No of credits Class hours per week 1/1 Introduction to OO Programming I Mandatory 10 8 Personal and Professional Development Mandatory 5 4 Mathematics for Computing Mandatory 5 4 Student Development Mandatory 5 4 Operating Systems I Mandatory 5 4 1/2 Introduction to OO Programming II Mandatory 10 8 Problem Solving with Robots Mandatory 5 4 Introduction to the Web Mandatory 10 8 Computer Architecture Mandatory 5 4 2/3 Maths for Computer Graphics Mandatory 5 4 Visual Programming Mandatory 10 7 Operating Systems II Mandatory 5 4 Object Oriented Programming Mandatory 10 7 2/4 OO GUI Programming Mandatory 5 4 Network Technologies Mandatory 5 4 Database Technology Mandatory 10 7 Smart Devices Mandatory 10 7 3/5 Software Implementation Mandatory 5 4 Object Oriented Analysis & Design Mandatory 10 6 Technical Writing Mandatory 5 4 Server Administration Mandatory 10 6 3/6 Algorithms & Data Structures Mandatory 5 4 Client/Server Database Architecture Mandatory 5 4 Team Project Mandatory 10 6 Web Applications Programming Mandatory 10 6 3/7(s) Certificate in Industry Studies Elective 15 Summer Period 4/7 Performance Based Programming Elective 5 3 Interactive Design Elective 5 3 Project Preparation Mandatory 5 3 Software Engineering Mandatory 10 6 Emerging Technologies Mandatory 10 6 4/8 Legal, Ethical & Social Issues in Computing Mandatory 5 3 Computer Science Mandatory 5 3 Development Project Mandatory 10 6 Thin Client Mandatory 10 6
- Learning Outcomes
- On completion of the course the graduate will be able to:
- The ability to demonstrate specialist skills required for working in a range of key ICT sectors including software development, visual programming environments, software engineering, web application development, smart devices and emerging technologies;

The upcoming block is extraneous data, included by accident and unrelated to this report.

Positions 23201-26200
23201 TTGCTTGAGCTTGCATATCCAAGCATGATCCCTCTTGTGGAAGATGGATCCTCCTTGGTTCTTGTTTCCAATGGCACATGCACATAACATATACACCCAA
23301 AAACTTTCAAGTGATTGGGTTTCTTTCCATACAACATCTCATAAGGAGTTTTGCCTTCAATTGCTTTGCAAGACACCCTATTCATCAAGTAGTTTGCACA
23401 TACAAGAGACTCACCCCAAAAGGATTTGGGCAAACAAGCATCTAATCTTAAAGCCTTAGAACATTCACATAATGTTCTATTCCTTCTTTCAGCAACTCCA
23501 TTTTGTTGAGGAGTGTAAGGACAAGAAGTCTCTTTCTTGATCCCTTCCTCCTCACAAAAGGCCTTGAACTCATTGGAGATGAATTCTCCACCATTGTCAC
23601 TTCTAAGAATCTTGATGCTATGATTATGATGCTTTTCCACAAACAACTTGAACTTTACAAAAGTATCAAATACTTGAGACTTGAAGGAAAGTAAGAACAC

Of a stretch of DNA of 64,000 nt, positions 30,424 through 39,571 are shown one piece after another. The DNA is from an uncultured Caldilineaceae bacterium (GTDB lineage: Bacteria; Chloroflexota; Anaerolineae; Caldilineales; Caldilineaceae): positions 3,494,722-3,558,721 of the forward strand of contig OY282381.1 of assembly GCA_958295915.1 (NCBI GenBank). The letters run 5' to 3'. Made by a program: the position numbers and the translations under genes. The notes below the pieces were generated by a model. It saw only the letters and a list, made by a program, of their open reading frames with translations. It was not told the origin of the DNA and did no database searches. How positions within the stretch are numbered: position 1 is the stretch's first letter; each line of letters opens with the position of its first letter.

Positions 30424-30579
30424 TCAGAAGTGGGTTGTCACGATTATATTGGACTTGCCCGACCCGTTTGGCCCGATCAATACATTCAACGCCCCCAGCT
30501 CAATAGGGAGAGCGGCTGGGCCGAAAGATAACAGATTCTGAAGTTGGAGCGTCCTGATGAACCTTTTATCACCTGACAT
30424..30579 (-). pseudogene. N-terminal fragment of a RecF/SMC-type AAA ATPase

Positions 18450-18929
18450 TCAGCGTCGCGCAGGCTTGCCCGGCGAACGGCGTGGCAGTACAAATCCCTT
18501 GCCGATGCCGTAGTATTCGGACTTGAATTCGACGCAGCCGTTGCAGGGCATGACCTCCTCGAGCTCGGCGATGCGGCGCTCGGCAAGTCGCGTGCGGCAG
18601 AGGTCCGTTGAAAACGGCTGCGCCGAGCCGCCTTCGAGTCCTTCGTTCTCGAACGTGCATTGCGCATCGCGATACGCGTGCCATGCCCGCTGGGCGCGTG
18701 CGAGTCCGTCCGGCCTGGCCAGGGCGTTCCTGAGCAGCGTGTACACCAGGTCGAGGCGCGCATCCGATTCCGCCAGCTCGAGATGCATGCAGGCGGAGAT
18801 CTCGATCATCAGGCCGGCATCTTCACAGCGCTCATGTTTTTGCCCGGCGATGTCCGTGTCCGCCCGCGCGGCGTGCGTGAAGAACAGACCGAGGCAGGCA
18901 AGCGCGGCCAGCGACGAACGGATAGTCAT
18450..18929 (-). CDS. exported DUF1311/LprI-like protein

- The ability to apply and integrate conceptual and theoretical information relating to the skills above;
- An understanding of emerging technologies and the factors driving these developments;
- The ability to review available technologies, implement system modelling techniques, design and implement computer systems applying critical decision making skills in the selection of appropriate solutions with an emphasis on high-quality solutions and their limitations;
- The ability to analyse and evaluate information and based on that information be able to formulate and appraise solutions;
- The skills required to carry out bounded research and make decisions and justify those decisions in relation to the task;
- The ability to recognise and apply best-practice across a range of legal and ethical areas as part of their decision making process;
- The ability to design and computer systems applying critical selection and decision making skills to arrive at appropriate solutions under a variety of circumstances;
- The ability to plan and organise work and interact effectively as part of a team;
- The ability to manage small but potentially diverse teams in a constructive leadership role;
- The ability to research, develop, formalise and critique original ideas using a range of tools;
- The ability to work in a team on the planning, management and implementation of all aspects of a diverse range of ICT systems.
- Are there follow-up Programmes Available?
- Progression to programmes leading to Masters Degree (by research) or a Doctoral Degree (by research), are available internally at LYIT or through a range of other Institutes of Technology and Universities in Ireland and abroad. There are also a wide range of opportunities to progress to a taught masters programme in areas s uch as Computer Games Development for example.
- Progression internationally to some second cycle (e.g. 'Bologna Masters') degree programmes is possible.
- Career Opportunities